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MarketWatch (November 27)

2018/ 11/ 29 by jd in Global News

The plan to close plants and slash workforce “is good for GM—and it could shake up things at Tesla and Ford too.” Despite coming under political fire, GM’s “newly announced cost-cutting plan has drawn praise on Wall Street, with analysts applauding the car maker for sharpening its focus on higher-growth areas such as driverless and electric vehicles and forestalling a slowdown in its business.”

 

 

Chicago Tribune (September 27)

2018/ 09/ 29 by jd in Global News

“Separating politics from process in Washington is harder than scraping gum from the sidewalk in summer. But for the benefit of Ford, Kavanaugh and the confirmation process…. there should be more investigative work done….. A quick vote up or down would leave unanswered the fundamental question of a Supreme Court nominee’s character and fitness.”

 

CNBC (April 27)

2018/ 04/ 29 by jd in Global News

“So is it really the end of the American car on its home turf? From the way Detroit’s major executives are talking, it would seem so. Ford said Wednesday it will only offer two new cars in North America over the coming years…. GM is moving along the same lines.”

 

The Economist (September 3)

2016/ 09/ 06 by jd in Global News

“An epic struggle looms. It will transform daily life as profoundly as cars did in the 20th century: reinventing transport and reshaping cities, while also dramatically reducing road deaths and pollution.” Across several industries companies have grasped “the transformative potential of electric, self-driving cars, summoned on demand.” With Uber poised to lead this race, “technology firms including Apple, Google and Tesla are investing heavily in autonomous vehicles; from Ford to Volvo, incumbent carmakers are racing to catch up.”

 

Bloomberg (December 22)

2015/ 12/ 23 by jd in Global News

Rather than a battle to the death between “lumbering” automakers and disruptive Silicon Valley, the deal between Google and Ford proves “that Detroit and Silicon Valley are increasingly likely to collaborate rather than compete” to realize autonomous vehicles. Ford’s decision to collaborate “may accelerate the decline of the traditional industry, but by taking an early seat at the table right next to Google, the firm has secured a position of relevance in the new mobility paradigm.”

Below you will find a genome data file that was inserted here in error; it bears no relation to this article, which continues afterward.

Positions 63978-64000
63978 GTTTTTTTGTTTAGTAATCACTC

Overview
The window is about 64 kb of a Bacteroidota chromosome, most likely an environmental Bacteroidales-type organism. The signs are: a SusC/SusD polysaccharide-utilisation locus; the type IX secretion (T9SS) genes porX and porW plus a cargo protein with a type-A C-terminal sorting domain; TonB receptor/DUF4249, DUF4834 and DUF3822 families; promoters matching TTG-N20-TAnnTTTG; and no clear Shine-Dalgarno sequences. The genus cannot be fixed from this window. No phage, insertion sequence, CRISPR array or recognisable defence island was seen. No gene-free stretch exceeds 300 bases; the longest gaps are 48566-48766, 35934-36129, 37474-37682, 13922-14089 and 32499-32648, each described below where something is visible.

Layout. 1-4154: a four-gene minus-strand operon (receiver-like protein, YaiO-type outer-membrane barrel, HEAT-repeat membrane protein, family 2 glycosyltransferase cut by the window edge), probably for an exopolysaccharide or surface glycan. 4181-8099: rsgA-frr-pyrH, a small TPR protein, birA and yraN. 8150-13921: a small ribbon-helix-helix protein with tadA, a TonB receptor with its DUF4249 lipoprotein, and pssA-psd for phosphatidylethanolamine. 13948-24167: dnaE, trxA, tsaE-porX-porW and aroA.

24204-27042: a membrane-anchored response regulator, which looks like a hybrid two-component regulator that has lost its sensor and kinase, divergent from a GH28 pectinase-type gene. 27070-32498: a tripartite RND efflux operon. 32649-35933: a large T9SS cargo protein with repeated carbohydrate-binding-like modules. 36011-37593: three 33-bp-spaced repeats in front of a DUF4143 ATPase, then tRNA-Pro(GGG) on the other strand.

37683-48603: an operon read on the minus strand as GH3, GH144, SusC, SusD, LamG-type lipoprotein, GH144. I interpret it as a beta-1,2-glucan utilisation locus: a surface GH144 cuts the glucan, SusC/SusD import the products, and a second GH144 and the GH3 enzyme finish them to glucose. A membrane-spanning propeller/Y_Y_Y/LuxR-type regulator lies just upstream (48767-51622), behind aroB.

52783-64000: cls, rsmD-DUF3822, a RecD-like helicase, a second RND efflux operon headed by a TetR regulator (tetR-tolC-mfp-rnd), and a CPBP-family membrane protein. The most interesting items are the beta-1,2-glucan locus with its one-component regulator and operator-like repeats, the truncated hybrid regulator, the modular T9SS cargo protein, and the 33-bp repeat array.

Financial Times (October 25)

2013/ 10/ 26 by jd in Global News

“A painful and protracted hangover from the financial crisis has slashed demand for cars in Europe, forcing mainstream manufacturers to close factories, lay off workers and fill their financial statements with red ink.” Despite these measures, however, the industry is still struggling with overcapacity, compelling many global automakers to subsidize European losses with sales elsewhere. Providing a glimmer of optimism for Europe, however, Ford “called the bottom of the disastrous market slump on Thursday, the first carmaker confident enough to turn tentative hopes into official profit guidance and draw a financial line under six years of falling sales.”

 

Barron’s (August 21)

2010/ 08/ 26 by jd in Global News

General Motors (GM) is preparing for an initial public offering (IPO). This is not just any IPO. President Obama has pledged that taxpayers will get their entire $50 billion investment back. Barron’s is not optimistic. “We figure that the company’s market value could be around $66 billion, or $118 a share.” That would value GM higher than Ford or Daimler, but “it would take a price of around $135 a common share” for taxpayers to get their full $50 billion back.

 

Bloomberg (June 2)

2010/ 06/ 03 by jd in Global News

Another one bites the dust. By yearend, Ford will end its Mercury brand. Sales of the 77-year old brand peaked in 1978 at 579,498, but fell to 92,299 in 2009. Mercury joins other departed Detroit brands including Pontiac, Saturn, Oldsmobile and Plymouth. Going forward, Ford will focus on its namesake Ford brand and high-end Lincoln brand. The only U.S. automaker not to accept money from the government’s TARP program, Ford earned $2.7 billion in 2009 and expects to be solidly profitable in 2010.

 

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